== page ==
After more than four years in the doldrums, world trade volumes have rebounded strongly over the last two years. In fact, according to data from the Dutch Bureau for Economic Policy Analysis (CPB), a leading agency in the monitoring of world trade, the 3-months average y/y growth in world trade volumes jumped from 2.1% over April 2012-April 2016 to 5.2% in January 2018; followed by a slow down to 3.7% in June.
There are two main reasons for the recovery. Firstly, IMF data shows that global growth had strengthened from an average of 3.5% y/y in 2012-2016 to 3.8% in 2017 with a degree of synchronization not seen since 2010.
In 2017, the Euro Area and Japan had accelerated to 2.3% and 1.7% from sluggish growth rates of 0.8% and 1.2%, between 2012 and 2016. The US economy regained momentum to grow 2.3% after its industrial sector endured a shallow recession in 2015-2016 while emerging markets (EM) were able to grow faster at 4.8%. China managed to control capital outflows and avoid a deeper deceleration or new bouts of disorderly devaluation.
Secondly, commodity prices have also rebounded after the 2014-2016 weakness. According to the World Bank, both energy and non-energy commodities slumped by 69% and 25%, respectively, from June 2014 to their through in January 2016. Subsequently, they grew by 123% and 12% in the 32 months to August 2018; this is key to world trade volumes as commodities are one of the largest and most volatile portions of tradable goods.
However, recently, important cyclical indicators and gauges for trade momentum are starting to weaken; 3-months average y/y growth in world trade volumes have slowed by 150bp from January to June 2018. This slowdown is corroborated by cargo volume at major ports. On a similar note, surveys such as the global manufacturing Purchasing Managers’ Index (PMI) exhibit that new export orders peaked in early 2018 and have now fallen.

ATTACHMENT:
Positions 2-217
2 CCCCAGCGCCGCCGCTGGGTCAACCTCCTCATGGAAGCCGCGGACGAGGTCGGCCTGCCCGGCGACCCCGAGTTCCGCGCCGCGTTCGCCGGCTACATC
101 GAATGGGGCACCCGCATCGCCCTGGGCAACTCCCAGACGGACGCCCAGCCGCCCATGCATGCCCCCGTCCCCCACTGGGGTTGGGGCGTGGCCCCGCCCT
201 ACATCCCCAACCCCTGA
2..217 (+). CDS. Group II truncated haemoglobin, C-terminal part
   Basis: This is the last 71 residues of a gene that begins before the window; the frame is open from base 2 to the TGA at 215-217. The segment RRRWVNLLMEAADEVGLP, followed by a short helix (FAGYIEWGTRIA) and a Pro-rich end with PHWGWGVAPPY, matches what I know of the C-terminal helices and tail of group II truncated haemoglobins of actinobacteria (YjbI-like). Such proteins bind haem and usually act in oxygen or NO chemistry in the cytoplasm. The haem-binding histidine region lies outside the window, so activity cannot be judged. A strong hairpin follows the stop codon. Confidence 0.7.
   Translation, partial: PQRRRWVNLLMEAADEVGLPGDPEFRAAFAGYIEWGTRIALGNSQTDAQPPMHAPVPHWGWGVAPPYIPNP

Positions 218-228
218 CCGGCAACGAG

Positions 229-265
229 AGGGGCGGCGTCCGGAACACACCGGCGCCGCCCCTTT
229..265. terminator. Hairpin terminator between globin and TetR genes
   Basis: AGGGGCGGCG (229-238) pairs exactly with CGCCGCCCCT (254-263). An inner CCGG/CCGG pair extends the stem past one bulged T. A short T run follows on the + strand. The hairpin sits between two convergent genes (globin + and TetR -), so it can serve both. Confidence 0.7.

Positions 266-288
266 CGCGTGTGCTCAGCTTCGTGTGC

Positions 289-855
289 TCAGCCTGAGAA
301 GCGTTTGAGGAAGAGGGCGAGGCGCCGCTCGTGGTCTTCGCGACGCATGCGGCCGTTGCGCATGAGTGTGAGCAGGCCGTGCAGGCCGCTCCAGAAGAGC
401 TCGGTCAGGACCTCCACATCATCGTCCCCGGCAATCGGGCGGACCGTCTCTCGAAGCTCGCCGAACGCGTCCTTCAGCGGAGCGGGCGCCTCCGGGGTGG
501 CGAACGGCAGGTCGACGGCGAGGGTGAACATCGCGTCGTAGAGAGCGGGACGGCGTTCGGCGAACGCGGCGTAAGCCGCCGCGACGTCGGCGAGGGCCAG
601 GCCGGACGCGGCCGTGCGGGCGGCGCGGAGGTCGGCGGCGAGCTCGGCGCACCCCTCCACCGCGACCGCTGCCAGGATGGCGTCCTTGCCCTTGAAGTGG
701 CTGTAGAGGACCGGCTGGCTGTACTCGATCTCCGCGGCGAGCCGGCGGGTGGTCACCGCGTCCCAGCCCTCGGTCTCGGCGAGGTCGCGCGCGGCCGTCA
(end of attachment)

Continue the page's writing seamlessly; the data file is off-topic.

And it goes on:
Slower world trade is somewhat surprising as commodity prices remain firm and consensus forecasts indicate that the world is on course to see a robust 3.7% growth in 2018, its best performance since 2011. Importantly, the US economy is running at full speed. Q2 GDP growth boomed at 4.2% annualized pace and monthly indicators suggest a similar pace will be sustained in Q3. The private sector’s optimism in particular seems sky high with key surveys such as the Institute for Supply Management (ISM) and small business confidence close to, or reaching, all-time highs over the last month.
Although heightened trade frictions may lead to new tariffs impacting trade volumes in the future, their share of world trade is marginal. According to Capital Economics, only around 1% of world trade have been affected by new tariffs so far and bilateral trade between the US and China accounts for just 3.2% of world exports.
Slower growth in non-US advanced economies and China appears to be the culprit for weaker trade. Consensus forecasts for the Euro Area and Japan in 2018 slipped from 2.4% to 2.1% and from 1.4% to 1%, respectively since April. Similarly, EM growth consensus forecasts in 2018 declined by 24bps.
China’s growth, particularly, has cooled as regulatory financial tightening targets shadow banks and slows credit growth. Latest activity data shows that retail sales and fixed asset investment growth registered their slowest growth in over a decade in the last few months.
Looking ahead, a further slowdown in world trade is likely. On the downside, activity in the Euro Area and Japan is expected to soften with consensus forecast at 1.8% and 1% growth in 2019, respectively.
In the US, monetary tightening should ensure that growth slows to around 2.5% next year well above GDP’s likely c.2% potential rate. In response, the Federal Reserve may be forced to step up the pace of policy tightening. Consequently, EM central banks may be forced to hike their policy rates to limit capital outflows and FX pressures, constraining growth. Finally, the US-China trade tensions are at a clear risk of escalating further.
On the upside, China is expected to maintain 6+% growth as both fiscal and monetary policies are eased and authorities prioritize expansion over financial deleveraging. Despite headwinds associated with tighter USD liquidity and a stronger USD, EMs in aggregate are also resilient and expected to grow by 5% in 2019.
In brief, world trade has been a fair reflection of overall global growth, a phenomenon that is currently changing given the recent slip following softening non-US activity. However, the world economy is expected to grow at a healthy 3.6% in 2019; in the absence of major shocks, this should ultimately support a relatively high – yet somewhat slower – world trade growth.Email This Post